Helping prevent spread of antibiotic resistant staph bacteria at the clinic:

  • Patients with a history of drug resistance should have this fact readily noted in the chart.

  • Employees should be educated about resistant bacteria, how to prevent spread, and disinfection protocols.

  • Gloves and lab coat are recommended when examining suspect or known cases. 

  • People should wash hands or use hand sanitizer between appointments.  Staph lives best on the skin, and is the easiest way staph bacteria are spread.  Doctors are the worst with performing hand disinfection historically…

  • Immunocompromised staff or those with open sores should not handle pets with resistant infections.

  • Dogs should not contact each other in the clinic. Consider all aspects of the appointment (history, exam, payment) all in the exam room to prevent contact or spread of bacteria. 

  • Rooms should be cleaned after a contagious pet has left.  Hair and skin debris needs to be removed for proper disinfection.  Dust mops should have a disposable or washable cover.

  • Cleaning should be followed by disinfection.  Staph bacteria, even drug resistant forms, are readily inactivated by most routine disinfectants (bleach, quaternary ammonium, accelerated hydrogen peroxide, alcohol) at the proper concentrations and contact times.  Don’t forget to clean all surfaces:  scales, floors, tables, walls, door handles, desks, keyboards, computer mice, and chairs that the pet may have had contact with.  A periodic cleaning with another disinfecting product (like bleach) is recommended.

  • In a hospitalized situation, the antibiotic resistant status of the animal should be properly labeled and the dog not allowed to contact other dogs.  Surgical patients are at most risk of acquiring an infection because they have deep skin barrier disruption, surgical implants, and prolonged healing times.  Those caring for surgical patients should not have contact with antibiotic resistant cases.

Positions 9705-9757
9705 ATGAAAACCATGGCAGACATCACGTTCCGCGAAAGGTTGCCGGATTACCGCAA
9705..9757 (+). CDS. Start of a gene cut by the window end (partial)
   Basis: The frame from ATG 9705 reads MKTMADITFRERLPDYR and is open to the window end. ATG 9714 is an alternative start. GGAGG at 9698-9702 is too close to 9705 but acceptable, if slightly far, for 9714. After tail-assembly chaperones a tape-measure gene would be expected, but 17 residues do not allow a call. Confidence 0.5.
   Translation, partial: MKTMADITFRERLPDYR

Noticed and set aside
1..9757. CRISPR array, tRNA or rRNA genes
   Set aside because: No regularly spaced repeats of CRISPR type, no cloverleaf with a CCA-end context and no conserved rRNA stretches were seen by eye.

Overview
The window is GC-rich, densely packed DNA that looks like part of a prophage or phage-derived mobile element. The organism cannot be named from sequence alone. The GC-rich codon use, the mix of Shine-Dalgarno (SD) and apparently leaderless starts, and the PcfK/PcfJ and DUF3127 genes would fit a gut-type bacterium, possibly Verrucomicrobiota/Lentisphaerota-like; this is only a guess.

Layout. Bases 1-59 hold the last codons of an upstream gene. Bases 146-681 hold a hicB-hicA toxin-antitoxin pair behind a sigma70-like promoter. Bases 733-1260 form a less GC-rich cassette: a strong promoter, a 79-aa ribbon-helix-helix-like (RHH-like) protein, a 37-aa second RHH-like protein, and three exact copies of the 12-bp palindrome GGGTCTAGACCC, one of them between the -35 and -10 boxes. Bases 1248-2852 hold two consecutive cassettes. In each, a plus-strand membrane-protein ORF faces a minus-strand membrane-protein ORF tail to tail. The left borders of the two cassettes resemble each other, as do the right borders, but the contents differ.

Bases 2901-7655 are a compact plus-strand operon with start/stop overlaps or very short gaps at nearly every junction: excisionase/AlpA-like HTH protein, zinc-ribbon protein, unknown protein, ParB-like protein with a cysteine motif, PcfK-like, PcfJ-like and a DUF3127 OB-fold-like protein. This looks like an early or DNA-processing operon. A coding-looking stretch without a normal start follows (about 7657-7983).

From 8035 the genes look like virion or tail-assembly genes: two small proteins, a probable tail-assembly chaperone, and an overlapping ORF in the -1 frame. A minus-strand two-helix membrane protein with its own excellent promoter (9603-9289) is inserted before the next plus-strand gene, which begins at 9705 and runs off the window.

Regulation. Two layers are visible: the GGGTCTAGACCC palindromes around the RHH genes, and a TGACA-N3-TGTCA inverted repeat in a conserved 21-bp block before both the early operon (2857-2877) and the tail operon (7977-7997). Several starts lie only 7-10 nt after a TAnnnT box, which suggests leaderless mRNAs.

• Brushes, muzzles, clippers, and leashes should be cleaned and disinfected after use.

References:

1.  Windahl, U. et al. Carriage of methicillin-resistant Staphylococcus pseudintermedius in dogs–a longitudinal study.

BMC Vet. Res. 8, 1 (2012).

2.  van Duijkeren, E. et al. Transmission of methicillin-resistant Staphylococcus pseudintermedius between infected dogs and cats and contact pets, humans and the environment in households and veterinary clinics. Vet. Microbiol. 150, 338–343 (2011).

3.  Laarhoven, L. M. et al. Longitudinal study on methicillin-resistant Staphylococcus pseudintermedius in households. PLoS One 6, e27788 (2011).

4.  Morris, D. O. et al. Potential for Pet Animals to Harbour Methicillin-Resistant Staphylococcus aureus When Residing with Human MRSA Patients: Role of Pets as Reservoirs for MRSA. Zoonoses Public Health 59, 286–293 (2012).

5.  Loeffler, A., Pfeiffer, D. U., Lindsay, J. A., Soares-Magalhaes, R. & Lloyd, D. H. Lack of transmission of methicillin-resistant Staphylococcus aureus (MRSA) between apparently healthy dogs in a rescue kennel. Vet. Microbiol. 141, 178–181 (2010).

6.  Lefebvre, S. L., Reid-Smith, R. J., Waltner-Toews, D. & Weese, J. S. Incidence of acquisition of methicillin-resistant Staphylococcus aureus, Clostridium difficile, and other health-care–associated pathogens by dogs that participate in animal-assisted interventions. J. Am. Vet. Med. Assoc. 234, 1404–1417 (2009).

7.  Weese, J. S., Faires, M., Rousseau, J., Bersenas, A. M. & Mathews, K. A. Cluster of methicillin-resistant Staphylococcus aureus colonization in a small animal intensive care unit. J. Am. Vet. Med. Assoc. 231, 1361–1364 (2007).